5: Prevent Disease and Pests
As previously mentioned, Brandywines don’t have any notable resistance to diseases or tolerance for pests, although this may vary depending on the specific variety.
It is particularly susceptible to fungal diseases like Early Blight, so follow the above watering and mulching guidelines and ensure the pathogens do not survive season-to-season by practicing crop rotation and removing plant debris at the end of the season.
6: Use a sturdy trellis
Brandywine tomato vines can become very tall, especially in warm Southern climates, so a robust trellis should be installed at the time of planting to make sure the vines have enough support throughout the growing season.
They can reach 8-9 feet, so a wire, string, or tall A-frame trellising system will likely be needed, and tomato cages won’t be large enough for the job- unless they are stacked two tall.
Make sure the trellis is set up before planting so that the roots do not become damaged later in the season.4
7: Practice ‘nitrogen starving’
Nitrogen starving is the practice of reducing nitrogen in the soil to limit foliage growth and encourage fruit growth.
Brandywine tomatoes have huge, heavy fruits that need a lot of energy to produce, and plants can sometimes end up with a lower yield when too much energy is directed at foliage growth instead of fruit production.
This is how you do it: At the beginning of the season, right after transplanting, the soil should be amended to be evenly nutrient-rich for the first few weeks of growth.
Once the plant is well established, apply a fertilizer that is rich in phosphorus and potassium but lacks nitrogen (0-10-10), so that the plant focuses its energy and resources on setting fruits. Once a good number of fruits are growing, you can use a balanced fertilizer again.
8: Remove suckers periodically
In addition to nitrogen management, you should prune the suckers off your Brandywine plants for the same reason- to encourage flower and fruit growth.
Since these plants are known to only produce moderate yields, you need all the help you can get to try and guarantee a decent crop, and the giant tomatoes need lots of space to grow without lots of bushy foliage as well.
Do still leave one or two suckers to grow at a time, as the plant of course does need some fresh branch and leaf growth for photosynthesis, and new branches will produce more tomatoes as well, just make sure suckers aren’t taking over.
Harvesting Brandywine Tomatoes
The time has finally come to harvest these giants! This is the moment every Brandywine-grower waits for with anticipation, as these long-season tomatoes take a long time to ripen and develop their signature flavour. Make sure to follow these tips for a successful harvest:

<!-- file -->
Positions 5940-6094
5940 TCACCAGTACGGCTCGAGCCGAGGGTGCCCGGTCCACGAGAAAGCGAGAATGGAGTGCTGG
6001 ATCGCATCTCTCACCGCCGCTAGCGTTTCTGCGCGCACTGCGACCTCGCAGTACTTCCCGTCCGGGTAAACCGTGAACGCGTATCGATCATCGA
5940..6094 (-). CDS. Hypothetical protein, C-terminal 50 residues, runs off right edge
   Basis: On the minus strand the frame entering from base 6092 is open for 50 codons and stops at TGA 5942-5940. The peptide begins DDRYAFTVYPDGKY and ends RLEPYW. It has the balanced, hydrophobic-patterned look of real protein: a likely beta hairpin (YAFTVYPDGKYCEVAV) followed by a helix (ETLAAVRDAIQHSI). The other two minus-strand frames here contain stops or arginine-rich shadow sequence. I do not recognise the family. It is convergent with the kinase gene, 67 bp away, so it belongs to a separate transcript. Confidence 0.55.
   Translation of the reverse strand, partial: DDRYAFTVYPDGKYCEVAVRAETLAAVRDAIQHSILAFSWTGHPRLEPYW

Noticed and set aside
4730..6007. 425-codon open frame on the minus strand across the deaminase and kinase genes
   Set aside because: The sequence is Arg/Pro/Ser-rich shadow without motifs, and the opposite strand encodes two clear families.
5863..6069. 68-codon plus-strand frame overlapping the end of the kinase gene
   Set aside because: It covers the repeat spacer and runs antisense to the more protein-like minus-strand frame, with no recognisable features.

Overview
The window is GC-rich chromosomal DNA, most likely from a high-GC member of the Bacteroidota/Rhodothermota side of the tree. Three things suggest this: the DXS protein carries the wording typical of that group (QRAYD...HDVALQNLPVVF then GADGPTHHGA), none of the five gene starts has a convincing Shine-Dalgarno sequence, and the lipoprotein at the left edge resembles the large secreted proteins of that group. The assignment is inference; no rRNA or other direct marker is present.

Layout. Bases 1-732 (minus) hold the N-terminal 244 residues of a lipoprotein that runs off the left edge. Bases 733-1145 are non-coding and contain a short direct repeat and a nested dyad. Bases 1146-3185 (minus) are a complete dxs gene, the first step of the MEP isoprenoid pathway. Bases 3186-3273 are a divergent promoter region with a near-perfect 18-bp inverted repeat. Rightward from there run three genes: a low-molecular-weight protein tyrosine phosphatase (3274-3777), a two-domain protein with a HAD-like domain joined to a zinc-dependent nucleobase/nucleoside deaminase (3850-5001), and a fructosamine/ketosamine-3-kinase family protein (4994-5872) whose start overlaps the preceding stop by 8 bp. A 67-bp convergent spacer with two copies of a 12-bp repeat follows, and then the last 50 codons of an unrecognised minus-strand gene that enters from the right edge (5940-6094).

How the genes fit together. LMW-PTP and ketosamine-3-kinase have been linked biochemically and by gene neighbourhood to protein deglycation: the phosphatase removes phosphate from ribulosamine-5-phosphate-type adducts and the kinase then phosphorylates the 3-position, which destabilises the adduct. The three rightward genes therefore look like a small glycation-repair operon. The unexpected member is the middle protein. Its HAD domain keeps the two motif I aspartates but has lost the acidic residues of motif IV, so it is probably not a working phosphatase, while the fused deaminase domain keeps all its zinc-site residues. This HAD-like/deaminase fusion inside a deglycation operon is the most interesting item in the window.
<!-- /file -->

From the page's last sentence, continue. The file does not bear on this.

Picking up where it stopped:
Pick the fruits as soon as they are ripe
Since Brandywines take so long to ripen, it’s important to pick them at the exact moment of ripeness, or as close to it as you can, to avoid the risk of pest-eaten or damaged fruits.
When they are ripe the heavy fruits are more likely to drop from the vine, which can result in bruised or completely splattered tomatoes.
Ripe fruits left on the vine also keeps a window of opportunity open for animal pests like deer that will happily eat all the ripe fruits in one sitting.
Cut tomatoes off the vine
It is a good idea to use a sharp knife to slice large Brandywine tomatoes right off the vine, as opposed to twisting them off, as they are super heavy!
Use two hands and make sure you have a sturdy crate or box for placing fruits into, as you wouldn’t want all your long-awaited tomatoes tumbling to the ground and becoming bruised!
Keep an eye on the weather
Brandywine tomatoes are not split or crack-resistant, and if a heavy rain event is forecasted for your area you should remove all the fruits on the vine that are of size, even if they are still green, and let them finish ripening indoors.
Leaving them on the vine may result in the fruits splitting open, which makes it difficult for them to finish ripening before the open cracks become mouldy or invaded by pests.
Top plants before the first frost
Brandywine tomatoes are a long-season variety that may take 90 days to reach maturity. Depending on your growing zone, this might not leave you with too much time at the end of summer to maximize your harvest before the first frost.
About 3-4 weeks before the first predicted frost for your area, cut the growing tips off the top of your plants to redirect all the energy into ripening the giant fruits, so that you can make the most of your plant before it perishes in the cold.
Maja is a freelance content writer and avid gardener currently based in Southern Sweden. She gained her BA in Environment and Geography in Montreal, Canada, which is also where she first learnt about the detriments of the industrialized agricultural system. During the summer she began farming through the WWOOF program, and over the next six years has continued to grow and learn at a number of organic farms and gardens across the US and Canada. She is passionate about the role of regenerative agriculture in wildlife conservation and climate change mitigation, and thinks growing your own food is a key part of revolutionizing the system. In her free time she likes to read, garden, and pet nice dogs.